Owning Your ‘Ics’ and ‘Ists’

Owning Your ‘Ics’ and ‘Ists’ February 20, 2020
Woman standing on beach, wearing white garment. She looks up to the sky with eyes closed.
Photo by Caique Silva on Unsplash

Did you know that you can be gay and have homophobic beliefs?  Did you know you can be a Person of Color with racist beliefs?

Did you know that you can be a woman who is a flagrant misogynist?

Whether you are younger or older, you can be a card-carrying ageist.

Do not get me started with the intersections of these identities and deeply internalized beliefs around gender, religion, race, sexual orientation, class, ability, age, and nationality.

Everyone has ics and ists.

Everyone.

The funny-not-funny part about this aspect of human inner life is that often, we can see with almost perfect vision other people’s ics and ists.

As you read the opening statements, you might have experienced some form of emotional response such as anger, offense, relief, annoyance, fear, grief, or gratitude. Your emotional response has a connected story or stories to the idea of recognizing that you have ics and ists, too.

It is almost like, “I scream. You scream. We all scream for ice cream.” Except, in this case, we are venturing into a not so yummy land flowing with milk and honey or whatever you need to make a decent batch of ice cream. Our inner resistance often screams at the thought of looking in the reflective mirror at our own ics and ists.

I mentioned fear as a response. There exists an underlying fear that taking ownership of our ics and ists cannot co-exist with intentional work to remedy these constructs. When different individuals use universal ideas as a reason, albeit excuse, to minimize or ignore the critical impact of structures and cultural norms built around ics and ists, they help reinforce this fear.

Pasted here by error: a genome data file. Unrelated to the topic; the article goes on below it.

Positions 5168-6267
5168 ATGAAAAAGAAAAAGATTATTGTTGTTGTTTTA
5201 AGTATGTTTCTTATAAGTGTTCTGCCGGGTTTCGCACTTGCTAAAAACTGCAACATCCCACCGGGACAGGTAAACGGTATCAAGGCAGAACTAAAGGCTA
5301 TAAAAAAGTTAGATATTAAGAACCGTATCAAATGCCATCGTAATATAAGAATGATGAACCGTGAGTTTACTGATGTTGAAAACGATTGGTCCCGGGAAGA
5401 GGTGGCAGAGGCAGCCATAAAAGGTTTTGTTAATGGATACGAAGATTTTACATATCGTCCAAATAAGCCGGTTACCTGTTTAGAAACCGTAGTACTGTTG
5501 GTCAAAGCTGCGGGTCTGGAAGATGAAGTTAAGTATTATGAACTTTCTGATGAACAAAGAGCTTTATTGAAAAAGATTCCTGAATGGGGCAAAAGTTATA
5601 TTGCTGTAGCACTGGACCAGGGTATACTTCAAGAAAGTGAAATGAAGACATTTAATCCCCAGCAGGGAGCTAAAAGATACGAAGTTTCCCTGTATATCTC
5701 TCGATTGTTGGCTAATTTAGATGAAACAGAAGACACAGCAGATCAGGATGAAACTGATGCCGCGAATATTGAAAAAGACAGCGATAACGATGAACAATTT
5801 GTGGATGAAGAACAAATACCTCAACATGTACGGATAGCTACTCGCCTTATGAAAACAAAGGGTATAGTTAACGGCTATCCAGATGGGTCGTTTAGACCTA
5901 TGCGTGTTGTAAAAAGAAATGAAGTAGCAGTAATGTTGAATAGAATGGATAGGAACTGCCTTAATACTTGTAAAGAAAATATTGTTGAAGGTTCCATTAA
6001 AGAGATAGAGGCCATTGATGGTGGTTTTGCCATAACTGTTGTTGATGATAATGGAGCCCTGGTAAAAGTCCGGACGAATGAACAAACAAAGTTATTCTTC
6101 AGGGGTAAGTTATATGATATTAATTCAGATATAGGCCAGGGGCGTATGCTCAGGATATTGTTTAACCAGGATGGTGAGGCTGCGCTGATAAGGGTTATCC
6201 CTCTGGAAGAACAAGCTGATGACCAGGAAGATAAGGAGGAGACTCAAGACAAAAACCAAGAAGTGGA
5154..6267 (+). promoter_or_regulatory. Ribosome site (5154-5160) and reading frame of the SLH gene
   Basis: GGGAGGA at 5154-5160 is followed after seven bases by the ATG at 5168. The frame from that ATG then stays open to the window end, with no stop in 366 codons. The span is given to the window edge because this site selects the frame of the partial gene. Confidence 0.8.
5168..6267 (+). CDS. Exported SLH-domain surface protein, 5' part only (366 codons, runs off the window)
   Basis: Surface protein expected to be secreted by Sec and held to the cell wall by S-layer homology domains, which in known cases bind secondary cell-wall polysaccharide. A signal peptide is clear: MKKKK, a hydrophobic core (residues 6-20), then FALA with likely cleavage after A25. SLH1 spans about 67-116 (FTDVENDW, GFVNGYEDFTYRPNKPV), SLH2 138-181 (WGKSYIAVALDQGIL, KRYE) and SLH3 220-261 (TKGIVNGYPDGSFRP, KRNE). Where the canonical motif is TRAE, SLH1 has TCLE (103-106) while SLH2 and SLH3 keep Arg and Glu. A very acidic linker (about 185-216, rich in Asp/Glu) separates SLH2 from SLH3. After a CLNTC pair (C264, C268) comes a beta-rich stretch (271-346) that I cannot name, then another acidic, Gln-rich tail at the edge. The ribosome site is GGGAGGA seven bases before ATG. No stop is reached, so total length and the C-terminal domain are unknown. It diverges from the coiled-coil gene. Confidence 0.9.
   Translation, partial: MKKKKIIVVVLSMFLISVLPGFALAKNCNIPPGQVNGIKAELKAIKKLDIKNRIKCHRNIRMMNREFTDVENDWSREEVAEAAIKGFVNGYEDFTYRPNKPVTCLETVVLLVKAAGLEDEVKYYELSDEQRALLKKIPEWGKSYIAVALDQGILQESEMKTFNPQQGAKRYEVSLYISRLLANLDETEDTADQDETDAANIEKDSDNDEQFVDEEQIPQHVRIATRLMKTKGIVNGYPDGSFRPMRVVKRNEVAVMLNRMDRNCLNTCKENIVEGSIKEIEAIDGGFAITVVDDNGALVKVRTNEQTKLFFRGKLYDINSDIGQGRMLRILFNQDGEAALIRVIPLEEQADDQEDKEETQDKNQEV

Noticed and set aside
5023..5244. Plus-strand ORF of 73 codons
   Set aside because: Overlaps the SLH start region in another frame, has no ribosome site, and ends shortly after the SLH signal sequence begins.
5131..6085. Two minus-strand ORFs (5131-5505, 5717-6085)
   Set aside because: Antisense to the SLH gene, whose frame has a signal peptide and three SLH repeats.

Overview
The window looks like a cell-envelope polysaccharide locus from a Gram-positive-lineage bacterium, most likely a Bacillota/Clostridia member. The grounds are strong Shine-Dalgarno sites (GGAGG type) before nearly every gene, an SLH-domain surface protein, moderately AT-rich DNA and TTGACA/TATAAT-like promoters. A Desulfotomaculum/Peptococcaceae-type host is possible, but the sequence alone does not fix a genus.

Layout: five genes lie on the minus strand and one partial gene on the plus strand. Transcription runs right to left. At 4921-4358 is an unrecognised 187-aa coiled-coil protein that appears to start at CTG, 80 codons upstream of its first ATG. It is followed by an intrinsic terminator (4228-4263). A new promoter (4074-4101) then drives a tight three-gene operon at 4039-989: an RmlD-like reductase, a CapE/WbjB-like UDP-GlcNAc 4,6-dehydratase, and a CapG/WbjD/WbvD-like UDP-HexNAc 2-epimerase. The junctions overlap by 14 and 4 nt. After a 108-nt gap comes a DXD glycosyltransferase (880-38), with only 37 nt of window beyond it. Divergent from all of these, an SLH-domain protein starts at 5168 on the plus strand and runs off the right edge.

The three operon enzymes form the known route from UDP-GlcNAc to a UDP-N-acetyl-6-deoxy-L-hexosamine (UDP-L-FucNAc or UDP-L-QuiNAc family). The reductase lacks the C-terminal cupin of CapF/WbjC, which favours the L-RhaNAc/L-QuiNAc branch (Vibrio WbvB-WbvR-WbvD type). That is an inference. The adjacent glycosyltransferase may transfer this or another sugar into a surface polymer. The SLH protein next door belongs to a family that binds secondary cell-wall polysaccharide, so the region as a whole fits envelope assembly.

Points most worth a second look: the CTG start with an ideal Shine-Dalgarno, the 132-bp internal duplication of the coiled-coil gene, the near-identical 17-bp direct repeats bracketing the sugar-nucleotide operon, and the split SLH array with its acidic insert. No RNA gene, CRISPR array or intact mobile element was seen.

If we own our ics and ists, does that mean that we can no longer challenge the ics and ists that exist in our world beyond our individual lives?

No, no, and no.

However, we have narrowly framed our ways of thinking and talking about our ics and ists as a saint versus sinner, “winner takes all” fight for social leverage and power.

In these kinds of battles, where is the room for anyone to self-reflect? In these power struggles, self-reflection within one’s identity group(s)  is often viewed as weak or traitorous,  for the goal is to annihilate the opponents by calling out and identifying as many of their ics and ists as much as possible.

How often do I—How often do you take time to look at your inner war of words? The inner ics and ists, that have shaped us and that we live out in the yuckiest, God-forsaken, un-ice creamy (Yes, I made it a word) ways, are residing just below the surface or unconsciously scripting our lives.

Owning your ics and ists does not give permission for oppression. It means that you do the work of advocating for goodness in the world with a bit more integrity—a bit more love.

Isn’t this what the world needs right now, anyway?


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